What are the factors for Japa (mantra repetition) to be successful?
The first is your connection with your Devata (god) - how intense is this connection and how much faith you have. The Devata can be your Ishta Devata (favourite deity who you pray on all occasions) or a 'functional' god who you pray to based on your situational goal (Example, you may pray to Lakshmi for wealth and prosperity today, and to Shiva for long life tomorrow). The mantra you chant can be related to your favourite deity or the functional deity - please remember that these two are equally beneficial and one method is not superior to the other. You may even have multiple deities in your favourite list. Second factor is your clarity on your goal.
What is it that you want to accomplish with Japa?
It could be relief from a challenging situation or achieving a goal or even attaining knowledge. The third factor is the method of chanting: one may chant loudly, softly or silently (mental). Each of these methods serve different purposes and hence it is important to know the difference. Please note that chanting mentally is usually followed when one is focused on developing a sharp mind ready to receive divine knowledge. The fourth and probably a very important factor is observance of values and ethics in ones life. The fifth one is a pursuit to know more and learn from scriptures. Continued learning deepens one's faith and brings clarity to the mind.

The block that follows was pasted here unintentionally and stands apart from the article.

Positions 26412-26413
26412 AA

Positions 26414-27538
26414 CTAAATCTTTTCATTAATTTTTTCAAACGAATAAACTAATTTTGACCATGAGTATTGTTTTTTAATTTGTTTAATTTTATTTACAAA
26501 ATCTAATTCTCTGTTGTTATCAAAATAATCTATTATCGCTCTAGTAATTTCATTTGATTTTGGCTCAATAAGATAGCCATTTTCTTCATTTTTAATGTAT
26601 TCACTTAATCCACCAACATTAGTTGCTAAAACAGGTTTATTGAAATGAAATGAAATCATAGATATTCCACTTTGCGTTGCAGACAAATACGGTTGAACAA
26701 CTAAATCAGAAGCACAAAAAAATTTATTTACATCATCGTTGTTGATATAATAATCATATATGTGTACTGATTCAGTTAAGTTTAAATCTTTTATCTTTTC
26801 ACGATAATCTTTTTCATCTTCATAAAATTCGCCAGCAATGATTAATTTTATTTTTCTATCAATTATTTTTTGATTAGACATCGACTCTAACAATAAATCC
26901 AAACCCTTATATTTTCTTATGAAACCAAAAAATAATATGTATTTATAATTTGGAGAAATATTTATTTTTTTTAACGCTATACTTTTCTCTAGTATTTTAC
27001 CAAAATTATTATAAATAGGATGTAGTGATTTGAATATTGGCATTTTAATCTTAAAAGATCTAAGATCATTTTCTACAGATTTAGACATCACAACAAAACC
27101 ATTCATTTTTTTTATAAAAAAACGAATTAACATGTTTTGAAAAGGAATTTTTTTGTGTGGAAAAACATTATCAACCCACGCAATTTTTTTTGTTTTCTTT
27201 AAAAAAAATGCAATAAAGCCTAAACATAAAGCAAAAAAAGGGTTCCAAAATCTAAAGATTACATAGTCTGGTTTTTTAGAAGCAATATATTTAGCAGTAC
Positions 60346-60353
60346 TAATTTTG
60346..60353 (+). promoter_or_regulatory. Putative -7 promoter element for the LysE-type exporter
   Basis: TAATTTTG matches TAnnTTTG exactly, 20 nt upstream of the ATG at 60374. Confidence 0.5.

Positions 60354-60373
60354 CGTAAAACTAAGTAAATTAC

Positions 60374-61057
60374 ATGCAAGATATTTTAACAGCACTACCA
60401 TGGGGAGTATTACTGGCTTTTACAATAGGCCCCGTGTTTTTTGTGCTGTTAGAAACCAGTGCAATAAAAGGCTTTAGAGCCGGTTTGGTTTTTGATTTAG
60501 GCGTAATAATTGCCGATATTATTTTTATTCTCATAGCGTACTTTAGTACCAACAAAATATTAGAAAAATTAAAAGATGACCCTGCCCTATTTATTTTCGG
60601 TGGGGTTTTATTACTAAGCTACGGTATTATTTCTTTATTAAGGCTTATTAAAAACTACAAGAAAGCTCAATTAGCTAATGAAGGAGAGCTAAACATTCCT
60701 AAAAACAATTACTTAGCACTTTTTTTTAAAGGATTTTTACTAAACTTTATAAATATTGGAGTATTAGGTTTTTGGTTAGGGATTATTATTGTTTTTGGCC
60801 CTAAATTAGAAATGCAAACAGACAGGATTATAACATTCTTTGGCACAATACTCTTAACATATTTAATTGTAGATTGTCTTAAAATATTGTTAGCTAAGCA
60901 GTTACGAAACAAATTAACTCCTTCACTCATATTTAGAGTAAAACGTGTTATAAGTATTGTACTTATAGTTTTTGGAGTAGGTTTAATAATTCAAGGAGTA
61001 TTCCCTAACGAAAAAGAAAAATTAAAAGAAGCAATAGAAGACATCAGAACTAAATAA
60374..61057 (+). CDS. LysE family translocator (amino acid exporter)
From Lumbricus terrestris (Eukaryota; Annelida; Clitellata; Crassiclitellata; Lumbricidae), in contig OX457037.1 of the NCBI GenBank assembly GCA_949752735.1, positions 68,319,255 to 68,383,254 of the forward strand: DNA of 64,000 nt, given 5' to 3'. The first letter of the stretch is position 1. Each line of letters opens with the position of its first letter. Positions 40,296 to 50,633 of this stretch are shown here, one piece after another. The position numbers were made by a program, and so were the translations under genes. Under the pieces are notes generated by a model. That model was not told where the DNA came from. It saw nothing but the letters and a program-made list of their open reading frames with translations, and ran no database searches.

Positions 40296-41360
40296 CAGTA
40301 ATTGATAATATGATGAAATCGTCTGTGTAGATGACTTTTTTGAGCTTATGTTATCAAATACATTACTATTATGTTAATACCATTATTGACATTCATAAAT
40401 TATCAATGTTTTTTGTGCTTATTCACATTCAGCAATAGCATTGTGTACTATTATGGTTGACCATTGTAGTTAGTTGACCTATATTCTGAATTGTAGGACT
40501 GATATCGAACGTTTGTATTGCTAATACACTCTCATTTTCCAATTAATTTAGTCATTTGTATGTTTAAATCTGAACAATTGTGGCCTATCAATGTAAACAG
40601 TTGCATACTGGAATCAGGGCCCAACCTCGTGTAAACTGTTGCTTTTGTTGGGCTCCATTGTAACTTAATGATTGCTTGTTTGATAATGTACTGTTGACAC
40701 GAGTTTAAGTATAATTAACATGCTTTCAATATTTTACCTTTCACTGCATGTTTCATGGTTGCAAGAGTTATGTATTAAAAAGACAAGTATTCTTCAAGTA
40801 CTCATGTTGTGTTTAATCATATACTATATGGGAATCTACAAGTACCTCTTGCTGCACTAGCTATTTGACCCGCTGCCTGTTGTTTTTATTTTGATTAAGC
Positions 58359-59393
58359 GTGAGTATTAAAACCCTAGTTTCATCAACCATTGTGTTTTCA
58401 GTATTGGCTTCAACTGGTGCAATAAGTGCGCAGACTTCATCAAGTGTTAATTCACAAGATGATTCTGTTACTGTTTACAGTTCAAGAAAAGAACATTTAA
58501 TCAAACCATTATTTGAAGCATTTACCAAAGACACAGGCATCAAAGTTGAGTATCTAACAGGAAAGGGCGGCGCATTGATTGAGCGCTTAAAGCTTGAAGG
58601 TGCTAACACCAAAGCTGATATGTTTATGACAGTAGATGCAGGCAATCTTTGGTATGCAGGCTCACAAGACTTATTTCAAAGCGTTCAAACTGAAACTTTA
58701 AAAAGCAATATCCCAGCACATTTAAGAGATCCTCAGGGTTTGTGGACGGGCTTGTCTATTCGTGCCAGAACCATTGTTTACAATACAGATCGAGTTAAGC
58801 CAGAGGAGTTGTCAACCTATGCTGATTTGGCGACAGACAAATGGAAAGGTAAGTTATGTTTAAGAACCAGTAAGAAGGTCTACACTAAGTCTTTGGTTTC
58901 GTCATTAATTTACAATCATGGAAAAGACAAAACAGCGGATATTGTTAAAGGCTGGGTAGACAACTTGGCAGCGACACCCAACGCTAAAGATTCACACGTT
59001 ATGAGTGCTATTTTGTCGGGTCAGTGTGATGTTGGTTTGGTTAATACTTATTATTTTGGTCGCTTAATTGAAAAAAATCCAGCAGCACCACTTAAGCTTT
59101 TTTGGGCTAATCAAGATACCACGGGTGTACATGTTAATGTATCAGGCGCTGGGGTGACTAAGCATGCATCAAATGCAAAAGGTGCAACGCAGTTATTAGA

The other set of criteria is more of procedural guidelines and is a sequence of steps to be followed:
1. Prepare yourself: The preparatory step is to get the body relaxed and present. The mind needs to settle and be calm. Breathing exercises performed in a suitable seating position is meant for this.
2. Declare the goal: This step is meant to attribute the chanting towards a specific goal. The clearer the goal, the better it is.
3. Chanting: With a focused mind, one starts to chant the mantra. It is normal that the mind gets distracted. The practitioner recognises this and joyfully brings the mind back to focus whenever this happens.
4. Seeking forgiveness and voluntary submission: This last step is to acknowledge any shortcomings that might have crept in the practice and to recognise that every action is an act of voluntary submission to a higher purpose, done in humility and devotion.
Chanting is a daily practice that develops strength within and without. It is one of the very important practices recommended by scriptures as described in Bhagavad Gita. As this is a practical exercise, please do contact us in case you want to learn more.